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Quebrada de Humahuaca attraction and visiting information
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Quebrada de Humahuaca

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Northwestern Argentina seems to have an abundance of some of the most amazing scenery in the world, and the Quebrada de Humahuaca is a narrow valley in the Jujuy province, lying 932 miles north of Buenos Aires. It's a 96-mile long valley with a border by the Sub Andean hills to the east and the high plains Altiplano at the widest point of the Andes.

There are a variety of activities in the Quebrada de Humahuaca, including:

• The town of Humahuaca is the main town of this long valley whose most famous feature is the Church's clock tower with the figure of Saint Francisco Solano that comes out and makes the sign of the cross at noon every day when the clock chimes 12.

• Paleontologist will find the areas fascinating since it has been populated for over 10,000 years, and the prehistoric remains of the hunter-gatherers are abundant.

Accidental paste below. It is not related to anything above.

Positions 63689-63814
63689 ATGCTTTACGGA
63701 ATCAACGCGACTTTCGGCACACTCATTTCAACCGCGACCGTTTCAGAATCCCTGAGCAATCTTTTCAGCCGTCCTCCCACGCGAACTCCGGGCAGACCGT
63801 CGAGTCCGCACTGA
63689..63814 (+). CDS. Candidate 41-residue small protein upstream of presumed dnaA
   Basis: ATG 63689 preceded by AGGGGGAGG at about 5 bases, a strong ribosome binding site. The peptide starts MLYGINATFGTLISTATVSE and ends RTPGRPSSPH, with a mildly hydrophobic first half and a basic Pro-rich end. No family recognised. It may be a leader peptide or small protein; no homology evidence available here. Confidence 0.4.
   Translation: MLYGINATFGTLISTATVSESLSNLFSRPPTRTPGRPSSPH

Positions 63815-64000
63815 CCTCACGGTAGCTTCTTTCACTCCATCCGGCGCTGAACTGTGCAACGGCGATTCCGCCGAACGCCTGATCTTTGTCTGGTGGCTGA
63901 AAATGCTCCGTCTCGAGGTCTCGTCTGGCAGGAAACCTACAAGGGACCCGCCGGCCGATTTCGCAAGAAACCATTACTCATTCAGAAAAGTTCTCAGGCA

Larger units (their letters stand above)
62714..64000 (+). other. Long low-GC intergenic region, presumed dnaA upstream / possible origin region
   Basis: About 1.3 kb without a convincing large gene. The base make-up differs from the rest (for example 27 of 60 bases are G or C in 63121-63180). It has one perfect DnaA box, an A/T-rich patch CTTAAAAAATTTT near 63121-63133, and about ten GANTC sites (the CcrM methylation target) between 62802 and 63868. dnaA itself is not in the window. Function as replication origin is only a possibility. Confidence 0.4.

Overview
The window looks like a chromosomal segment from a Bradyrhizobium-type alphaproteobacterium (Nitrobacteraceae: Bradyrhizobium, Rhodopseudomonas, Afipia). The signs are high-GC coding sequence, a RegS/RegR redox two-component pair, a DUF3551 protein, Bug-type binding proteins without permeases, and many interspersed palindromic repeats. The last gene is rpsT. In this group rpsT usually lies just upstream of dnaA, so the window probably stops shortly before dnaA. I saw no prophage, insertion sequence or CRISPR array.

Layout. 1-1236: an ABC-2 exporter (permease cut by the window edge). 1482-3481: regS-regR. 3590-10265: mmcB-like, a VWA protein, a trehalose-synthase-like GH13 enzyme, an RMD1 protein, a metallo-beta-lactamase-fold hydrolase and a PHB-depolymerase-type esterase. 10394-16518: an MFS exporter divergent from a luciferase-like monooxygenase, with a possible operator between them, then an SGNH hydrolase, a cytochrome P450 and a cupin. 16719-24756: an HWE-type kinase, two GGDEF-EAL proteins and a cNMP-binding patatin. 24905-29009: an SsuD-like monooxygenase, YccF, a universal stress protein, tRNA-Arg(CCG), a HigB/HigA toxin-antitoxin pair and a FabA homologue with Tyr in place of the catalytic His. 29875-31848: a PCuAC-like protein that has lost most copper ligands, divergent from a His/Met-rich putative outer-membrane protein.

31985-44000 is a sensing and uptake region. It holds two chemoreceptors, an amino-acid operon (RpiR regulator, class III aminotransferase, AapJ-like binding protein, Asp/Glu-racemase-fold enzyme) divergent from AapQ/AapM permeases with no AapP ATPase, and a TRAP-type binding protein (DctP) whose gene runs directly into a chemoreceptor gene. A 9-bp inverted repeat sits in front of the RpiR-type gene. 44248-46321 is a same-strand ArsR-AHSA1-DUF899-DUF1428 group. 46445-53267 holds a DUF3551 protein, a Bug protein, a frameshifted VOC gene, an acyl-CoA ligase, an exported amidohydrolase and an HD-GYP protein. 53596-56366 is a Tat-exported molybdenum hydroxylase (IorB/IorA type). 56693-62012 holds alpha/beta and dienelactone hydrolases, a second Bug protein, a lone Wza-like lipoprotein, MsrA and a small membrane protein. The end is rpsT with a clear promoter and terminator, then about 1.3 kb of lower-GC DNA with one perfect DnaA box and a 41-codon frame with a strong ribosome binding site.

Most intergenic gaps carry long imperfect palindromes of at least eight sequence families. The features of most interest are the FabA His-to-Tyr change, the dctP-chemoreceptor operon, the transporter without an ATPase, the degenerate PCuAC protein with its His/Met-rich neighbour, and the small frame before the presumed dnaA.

• With a rich history, this area was a Camino for the Incas during the 15th century, known for the battles during the Spanish War of Independence.

• This area is a World Heritage Site and has some of the most amazing scenery of any area on their growing list.

• The 25 rock art sites contain early petroglyphs and pictographs of people and animals in many of the caves in this area.

When travelers are looking for a fascinating off-the-beaten-path destination, Quebrada de Humahuaca in northwestern Argentina is highly recommended for those who are adventurers and enjoy historical areas.

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